Rare mutations in the amyloid precursor protein (APP) have previously been shown to be strongly associated with Alzheimer’s disease (AD). Common genetic variants in this protein may also be linked to intelligence (IQ) in children, according to recent research performed at the University of Bergen, Norway.
Results of the research were published online today in the Journal of Alzheimer’s Disease. Senior author Dr. Tetyana Zayats is a researcher at the KGJebsen Centre for Neuropsychiatric Disorders at the University of Bergen.
The study analyzed genetic markers and IQ collected from 5,165 children in the Avon Longitudinal Study of Parents and Children. The genetic findings were followed up in the genetic data from two adult datasets (1) 17,008 cases with AD and 37,154 controls, and (2) 112,151 individuals assessed for general cognitive functioning. The function of the genetic markers was analysed using reporter assays in cells.
Brain cells communicate via synapses containing hundreds of specialized proteins. Mutations in some of these proteins lead to dysfunctional synapses and brain diseases such as epilepsy, intellectual disability, autism or AD. Dr. Zayats and co-workers at the University of Bergen examined a subgroup of these proteins that have been implicated in synaptic plasticity and learning (the ARC complex). They found that a variation in DNA sequence within the gene encoding a member of this group of proteins, amyloid beta precursor protein (APP) was associated with non-verbal (fluid) intelligence in children, which reflects our capacity to reason and solve problems. In adults, this variation revealed association with AD, while the overall genetic variation within the APP gene itself appeared to be correlated with the efficiency of information processing (reaction time).
“This study has potential implications for our understanding of the normal function of these synaptic proteins as well as their involvement in disease” said Dr. Zayats.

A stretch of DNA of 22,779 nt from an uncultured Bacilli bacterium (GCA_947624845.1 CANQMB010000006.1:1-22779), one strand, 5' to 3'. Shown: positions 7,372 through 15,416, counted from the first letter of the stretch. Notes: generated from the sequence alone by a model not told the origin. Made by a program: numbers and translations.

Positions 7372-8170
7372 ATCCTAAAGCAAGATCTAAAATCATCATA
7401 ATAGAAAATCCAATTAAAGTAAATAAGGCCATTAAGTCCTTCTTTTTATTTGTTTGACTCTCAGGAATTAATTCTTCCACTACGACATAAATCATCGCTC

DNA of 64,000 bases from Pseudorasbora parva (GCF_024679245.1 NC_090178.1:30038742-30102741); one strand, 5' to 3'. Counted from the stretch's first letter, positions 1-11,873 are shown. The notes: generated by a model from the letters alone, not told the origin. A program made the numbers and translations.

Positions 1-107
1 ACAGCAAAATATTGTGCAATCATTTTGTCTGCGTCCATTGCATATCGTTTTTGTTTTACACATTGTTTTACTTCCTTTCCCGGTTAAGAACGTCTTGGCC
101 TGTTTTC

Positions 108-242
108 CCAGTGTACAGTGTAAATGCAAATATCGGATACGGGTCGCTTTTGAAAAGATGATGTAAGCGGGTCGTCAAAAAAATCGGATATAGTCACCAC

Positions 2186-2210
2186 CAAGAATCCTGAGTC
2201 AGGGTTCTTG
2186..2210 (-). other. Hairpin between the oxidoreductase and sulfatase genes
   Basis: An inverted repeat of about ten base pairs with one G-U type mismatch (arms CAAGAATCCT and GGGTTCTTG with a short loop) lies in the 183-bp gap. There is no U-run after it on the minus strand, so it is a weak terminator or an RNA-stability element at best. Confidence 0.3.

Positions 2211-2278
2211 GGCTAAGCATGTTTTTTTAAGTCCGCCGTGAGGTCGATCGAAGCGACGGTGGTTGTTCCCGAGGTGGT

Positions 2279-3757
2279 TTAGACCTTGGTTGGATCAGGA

APP encodes the amyloid-β precursor protein that forms amyloid-β-containing neuritic plaques, the accumulation of which is one of the key pathological hallmarks in AD brains. However, it is unclear how these plaques affect brain functions and whether they lead to AD.
“Our understanding of biological processes underlying synaptic functioning could be expanded by examining human genetics throughout the lifespan as genetic influences may be the driving force behind the stability of our cognitive functioning,” Dr. Zayats commented.
Genetic correlation between intelligence and AD has also been found in large-scale genome-wide analyses on general cognitive ability in adults. Several genes involved in general intelligence have previously reported to be associated with AD or related dementias. Such overlap has also been noted for the APP gene, where a coding variant was shown to be protective against both AD and cognitive decline in elderly.
“While this is only an exploratory study, in-depth functional and association follow up examinations are needed,” Dr. Zayats noted. “Examining genetic overlap between cognitive functioning and AD in children - not only adults - presents us with a new avenue to further our understanding of the role of synaptic plasticity in cognitive functioning and disease.”
This work is the result of a team effort that combined statistical genetics with experimental, cellular studies carried out by first co-authors Drs. Craig Myrum, currently at the National Institutes of Health (NIH) in Baltimore, Maryland, and Oleksii Nikolaienko.
This project was funded by Stiftelsen Kristian Gerhard Jebsen, the University of Bergen, the Western Norwegian Health Authorities (Helse Vest), the Bergen Medical Research Foundation and the European Community’s Seventh Framework Programme (FP7/2007–2013; Grant no 602805).